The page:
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I want to set the color of the lamps in my game with a black body curve, but the approximations I can find for it are all in sRGB color space; and I want it in linear floating RGB.

The closest thing i was able to find is this: https://mathematica.stackexchange.com/questions/57389/convert-spectral-distribution-to-rgb-color

But i really don't understand most of the notation in the answer.

Mainly I'm unsure: if i just use planck's law, using the wavelengths of the subpixels in a standard monitor--not that I know what those are--will it get the right answer, or would it need to be an integral with respect to cone response.

Furthermore I'm not sure how to normalize the resulting radiation density from.... whatever units its in, to 1.0 = X nits; as I'm unsure of the conversion between the units...

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  • $\begingroup$ I saw your question in gamedev. I was going to post an answer, but the question was already deleted. Took me a while to find the question moved here. $\endgroup$ – Theraot Jan 29 at 15:18
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The Open Shading Language has a complete implementation which is based on this source code from Color Rendering of Spectra by John Walker, according to the comments. I can't vouch for its theoretical correctness but I have used it and it appears to work reasonably well.

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  • $\begingroup$ I believe this is the same one used in blender; it produces incorrect results below 2000C if i remember right? at least when i tried to use blender's black body node to color lava the results were very incorrect. but thank you though! $\endgroup$ – Patrick Jeeves Feb 8 at 17:12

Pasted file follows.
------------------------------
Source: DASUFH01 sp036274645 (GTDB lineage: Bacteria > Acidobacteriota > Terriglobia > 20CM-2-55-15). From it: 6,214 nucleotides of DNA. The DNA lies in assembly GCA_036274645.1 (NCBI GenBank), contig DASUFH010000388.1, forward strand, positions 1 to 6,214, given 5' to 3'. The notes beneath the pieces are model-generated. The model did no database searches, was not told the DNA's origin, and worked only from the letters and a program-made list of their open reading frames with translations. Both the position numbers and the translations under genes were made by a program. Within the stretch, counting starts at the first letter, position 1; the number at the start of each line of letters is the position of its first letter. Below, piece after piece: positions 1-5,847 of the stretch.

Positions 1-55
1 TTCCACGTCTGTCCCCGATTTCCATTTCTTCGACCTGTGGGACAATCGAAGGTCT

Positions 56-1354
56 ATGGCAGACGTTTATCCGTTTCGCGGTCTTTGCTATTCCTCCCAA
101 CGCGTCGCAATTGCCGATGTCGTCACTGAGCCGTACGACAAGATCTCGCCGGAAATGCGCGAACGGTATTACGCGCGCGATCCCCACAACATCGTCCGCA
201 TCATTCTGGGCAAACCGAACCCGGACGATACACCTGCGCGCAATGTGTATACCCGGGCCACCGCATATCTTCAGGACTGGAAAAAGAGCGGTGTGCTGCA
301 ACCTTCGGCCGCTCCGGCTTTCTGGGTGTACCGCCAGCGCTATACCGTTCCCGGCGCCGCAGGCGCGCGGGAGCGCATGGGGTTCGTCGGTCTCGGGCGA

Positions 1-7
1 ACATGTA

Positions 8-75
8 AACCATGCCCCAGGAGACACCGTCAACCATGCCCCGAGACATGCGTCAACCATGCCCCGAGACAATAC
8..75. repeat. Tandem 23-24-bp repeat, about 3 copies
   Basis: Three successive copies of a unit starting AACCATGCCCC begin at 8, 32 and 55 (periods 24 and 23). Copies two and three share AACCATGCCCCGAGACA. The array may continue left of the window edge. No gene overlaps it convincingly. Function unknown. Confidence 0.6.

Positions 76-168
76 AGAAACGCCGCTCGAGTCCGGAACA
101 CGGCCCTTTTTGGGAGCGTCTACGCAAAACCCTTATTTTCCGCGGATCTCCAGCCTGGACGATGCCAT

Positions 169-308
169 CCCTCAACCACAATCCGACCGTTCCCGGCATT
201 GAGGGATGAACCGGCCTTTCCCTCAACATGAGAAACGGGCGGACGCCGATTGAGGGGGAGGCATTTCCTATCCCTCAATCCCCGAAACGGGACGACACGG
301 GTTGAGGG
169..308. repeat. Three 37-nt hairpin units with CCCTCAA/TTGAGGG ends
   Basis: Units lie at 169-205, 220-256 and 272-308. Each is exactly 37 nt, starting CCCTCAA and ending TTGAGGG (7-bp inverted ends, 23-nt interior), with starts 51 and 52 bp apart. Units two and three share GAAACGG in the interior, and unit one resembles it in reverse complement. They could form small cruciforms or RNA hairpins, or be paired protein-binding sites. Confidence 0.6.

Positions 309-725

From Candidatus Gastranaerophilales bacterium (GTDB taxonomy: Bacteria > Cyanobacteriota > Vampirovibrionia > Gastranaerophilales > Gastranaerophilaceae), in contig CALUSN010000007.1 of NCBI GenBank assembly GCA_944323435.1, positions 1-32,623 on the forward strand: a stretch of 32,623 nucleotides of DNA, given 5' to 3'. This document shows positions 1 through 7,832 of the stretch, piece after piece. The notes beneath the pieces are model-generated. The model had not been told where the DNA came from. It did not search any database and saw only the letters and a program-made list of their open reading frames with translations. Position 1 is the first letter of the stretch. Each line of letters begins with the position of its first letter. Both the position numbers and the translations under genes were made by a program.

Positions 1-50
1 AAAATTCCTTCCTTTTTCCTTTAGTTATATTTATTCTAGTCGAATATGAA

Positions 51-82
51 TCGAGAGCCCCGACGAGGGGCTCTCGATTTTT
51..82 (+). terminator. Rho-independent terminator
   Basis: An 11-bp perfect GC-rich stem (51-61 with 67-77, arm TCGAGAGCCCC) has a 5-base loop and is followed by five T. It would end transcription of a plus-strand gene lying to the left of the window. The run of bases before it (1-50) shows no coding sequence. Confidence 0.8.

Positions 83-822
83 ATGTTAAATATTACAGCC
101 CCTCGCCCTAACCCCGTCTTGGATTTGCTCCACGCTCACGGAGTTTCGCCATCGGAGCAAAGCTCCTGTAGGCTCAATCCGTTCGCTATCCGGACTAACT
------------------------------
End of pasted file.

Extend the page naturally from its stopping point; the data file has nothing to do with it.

• $\begingroup$ @PatrickJeeves I don't know about blender but this one looks "ok" even at low temperatures. It fades to orange, then red. The dynamic range is extreme but I think that is correct; picture a glowing piece of steel vs an arc welder flash. $\endgroup$ – Olivier Feb 9 at 18:45
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The code below is based on the article How to Convert Temperature (K) to RGB: Algorithm and Sample Code with Neil Bartlett modifications from the article Color Temperature Conversion Of Homestar.io.

Bartlett has released a javascript library neilbartlett/color-temperature which computes RGB from kelvin with the color components in the range 0 to 255. The code below is adjusted for RGB components in the range 0.0 to 1.0.

float t = kelvin / 100.0;
float x;
float red;
float green;
float blue;
if (t <= 66)
{
    red = 1.0;
}
else
{
    x = t - 55.0;
    red = clamp(
        1.38030159086 + 0.00044786845 * x - 0.15785750233 * log(x),
        0.0,
        1.0);
}
if (t <= 10)
{
    green = 0.0;
}
else if (t <= 66)
{
    x = t - 2.0;
    green = clamp(
        -0.60884257109 - 0.00174890002 * x + 0.40977318429 * log(x),
        0.0,
        1.0);
}
else
{
    x = t - 50.0;
    green = clamp(
        1.27627220616 + 0.0003115081 * x - 0.11013841706 * log(x),
        0.0,
        1.0);
}
if (t <= 20)
{
    blue = 0.0;
}
else if (t <= 66)
{
    x = t - 10.0;
    blue = clamp(
        -0.99909549742 + 0.00324474355 * x + 0.45364683926 * log(x),
        0.0,
        1.0);
}
else
{
    blue = 1.0;
}

Note: log refers to natural log.

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  • $\begingroup$ which is in sRGB clamped to 0-255; i want it unclamped in linear space; floating point color can have values above 1.0. $\endgroup$ – Patrick Jeeves Jan 29 at 15:53

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